Get the skinny on Making a Living Selling Your Art in Museum Stores, and How to Approach a Museum Store: 5 Surprising Dos and Don’ts for Artists from the Charmed Studio here.
Other Charmed Studio Posts You’ll Love:
How Tea Helps Artists Make Magic in Studio
Black Artists Matter: 5 Easy Ways To Support Artists of Color
Frida Kahlo: What No One Ever Tells You About Her and How She Can Make Your Art Life Bloom
Did Van Gogh Really Kill Himself?
Beatrix Potter: What She Did With Mushrooms, Her Relationship With Her Postman and 5 Other Things You Don’t Know About Her That Can Make Your Art Life Bloom
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I’ll never forget my grandmother taking me to Gene Stratton-Porter’s house near the Limberlost swamp in Indiana when I was a kid. I was a big fan of her novel “A Girl of the Limberlost,” and seeing the author’s environment made an impression on me. As an adult, I have Ettore “Ted” DeGrazia’s Mission in the Sun on my list to visit.
This is amazing, thanks, Nicole. Just last week I was looking at a wonderful little video (https://youtu.be/IjQvW1EqCeE) a subscriber had sent me of Gene Stratton Porter’s home museum! I never had heard of her and idly thought someday I would like to read her work. I just checked it is on audio on Libby, I downloaded it! Have never ever heard of the second guy you mention. Will look him up. Thanks so much for taking the time to comment, I appreciatee you sharing your knowledge with me.
Fabulous post! Love love love it! Frank Lloyd Wright’s home in Wisconsin is also inspiring. https://www.taliesinpreservation.org/
Oh Trish that is a great addition to the list. I lived in the midwest for a decade and always kept meaning to go to Taliesin but never did. Ugh, i could kick myself for that. 🙂 Funny what we don’t go to see when it is nearby. Anyway someday I will see it. What inspired you about it most? What was one memory you have of there?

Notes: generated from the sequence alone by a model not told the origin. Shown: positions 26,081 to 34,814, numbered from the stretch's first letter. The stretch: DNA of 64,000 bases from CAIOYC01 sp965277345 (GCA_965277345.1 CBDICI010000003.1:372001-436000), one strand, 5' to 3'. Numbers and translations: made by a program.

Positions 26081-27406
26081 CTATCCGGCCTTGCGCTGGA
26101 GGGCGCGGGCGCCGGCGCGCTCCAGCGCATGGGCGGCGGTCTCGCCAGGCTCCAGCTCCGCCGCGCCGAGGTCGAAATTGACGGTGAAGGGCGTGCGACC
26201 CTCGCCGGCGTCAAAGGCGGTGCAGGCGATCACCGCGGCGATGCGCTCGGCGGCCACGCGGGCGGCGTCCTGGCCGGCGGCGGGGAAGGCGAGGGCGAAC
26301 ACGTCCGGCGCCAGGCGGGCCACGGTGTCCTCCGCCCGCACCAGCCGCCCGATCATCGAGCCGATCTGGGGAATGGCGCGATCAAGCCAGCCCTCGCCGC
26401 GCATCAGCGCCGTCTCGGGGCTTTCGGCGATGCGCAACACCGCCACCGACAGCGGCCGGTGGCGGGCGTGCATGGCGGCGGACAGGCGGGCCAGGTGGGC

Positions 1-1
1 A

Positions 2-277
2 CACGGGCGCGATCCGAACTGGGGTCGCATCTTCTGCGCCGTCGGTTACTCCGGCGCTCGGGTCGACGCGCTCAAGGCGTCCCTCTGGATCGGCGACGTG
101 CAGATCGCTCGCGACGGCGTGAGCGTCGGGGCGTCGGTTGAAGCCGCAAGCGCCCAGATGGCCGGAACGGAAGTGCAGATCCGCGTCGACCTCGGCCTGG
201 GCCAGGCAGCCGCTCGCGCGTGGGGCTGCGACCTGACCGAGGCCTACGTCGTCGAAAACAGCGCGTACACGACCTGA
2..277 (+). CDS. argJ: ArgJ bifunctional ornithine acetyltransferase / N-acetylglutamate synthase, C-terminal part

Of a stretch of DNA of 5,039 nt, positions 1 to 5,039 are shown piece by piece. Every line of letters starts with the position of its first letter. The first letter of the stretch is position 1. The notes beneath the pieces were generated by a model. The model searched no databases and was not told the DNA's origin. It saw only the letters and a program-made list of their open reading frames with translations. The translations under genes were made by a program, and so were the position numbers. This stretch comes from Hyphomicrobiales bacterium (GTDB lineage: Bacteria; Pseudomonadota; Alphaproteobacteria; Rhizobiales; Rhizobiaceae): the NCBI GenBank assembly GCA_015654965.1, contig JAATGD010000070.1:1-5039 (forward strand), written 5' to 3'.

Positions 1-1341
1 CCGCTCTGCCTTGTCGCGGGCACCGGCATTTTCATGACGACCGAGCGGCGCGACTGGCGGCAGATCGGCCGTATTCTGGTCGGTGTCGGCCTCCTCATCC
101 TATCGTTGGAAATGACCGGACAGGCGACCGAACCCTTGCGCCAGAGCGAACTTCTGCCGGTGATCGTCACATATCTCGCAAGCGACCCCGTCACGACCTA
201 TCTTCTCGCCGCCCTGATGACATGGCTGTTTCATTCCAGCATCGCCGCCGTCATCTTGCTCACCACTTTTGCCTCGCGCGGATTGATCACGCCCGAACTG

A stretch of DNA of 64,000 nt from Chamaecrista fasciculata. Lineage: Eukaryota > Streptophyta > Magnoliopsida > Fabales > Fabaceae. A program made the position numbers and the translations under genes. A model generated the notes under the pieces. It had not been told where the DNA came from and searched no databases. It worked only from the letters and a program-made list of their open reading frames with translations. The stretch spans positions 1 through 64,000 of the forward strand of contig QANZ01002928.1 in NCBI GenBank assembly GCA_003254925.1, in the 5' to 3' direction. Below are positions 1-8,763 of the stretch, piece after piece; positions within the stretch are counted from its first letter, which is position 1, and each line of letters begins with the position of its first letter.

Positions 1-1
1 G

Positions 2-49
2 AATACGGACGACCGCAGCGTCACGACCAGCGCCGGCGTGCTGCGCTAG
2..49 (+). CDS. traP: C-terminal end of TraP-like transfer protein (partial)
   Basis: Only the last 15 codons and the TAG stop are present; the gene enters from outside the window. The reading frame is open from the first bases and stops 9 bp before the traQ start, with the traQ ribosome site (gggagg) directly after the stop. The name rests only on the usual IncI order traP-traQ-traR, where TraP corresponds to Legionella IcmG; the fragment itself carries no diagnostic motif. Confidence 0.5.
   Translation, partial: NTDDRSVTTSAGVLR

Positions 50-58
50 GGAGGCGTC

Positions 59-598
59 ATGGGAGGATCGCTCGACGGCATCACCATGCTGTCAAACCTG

Denise McCanles says
This is really interesting because I never thought of this before. I mean I never knew visiting artist homes was a thing. It would be fascinating and I totally agree that you would understand them as a person so much more. I do remember going to Richard Burton and Elizabeth Taylor‘s home in Puerto Vallarta and it was really interesting. Of course I expected it to have an enormous wet bar. Thank you again for expanding my universe.
lol! That is so funny, your joke about the wet bar! Yes, of course. I would think Hemingway’s house might have that too. The wet bar….what a concept. I never thought of going to famous actor’s houses, should have included one, so thanks for mentioning it. I wonder if there is a coffee table book on Actor’s Houses? I know there is an amazing one on the preserved home museums of dictators though! It is called Dictator Style: Lifestyles of the World’s Most Colorful Despots, and it is thought-provoking how similar in tone many of the houses are. Big emphasis on taxidermied lions and eagles for instance…
Denise McCanles says
Taxidermied wildlife how perfect. Why do I have the feeling that if you visited any conservative politician they would have the same thing on their walls. I’m sure Dick Cheney has a few don’t you?
Jane E Ward says
I love visiting artists homes, too. If you’re ever in England it’s worth a trip out from London to Compton village to see the George Frederic Watts, fully restored, gallery and artist village. His studio in his Arts and Crafts home called Limnersease is across the way and I t’s as if he just stepped out. His wife Mary was an artist and potter too and you can see the Arts and Crafts chapel that she designed and created for the people of the village. Gorgeous place! https://www.wattsgallery.org.uk/
Looks amazing Jane, thanks so much. I signed up to drool more via their mailing list. I also want to see William Morris’ home museum and Virginia Wolf’s arts and crafts house….wheeeee…. I also would love to see a Mcintosh Tea House in Scottland. But doesn’t look like the one they re-did there a few years back is very cozy feeling or very close to the original. Sending a hug to you.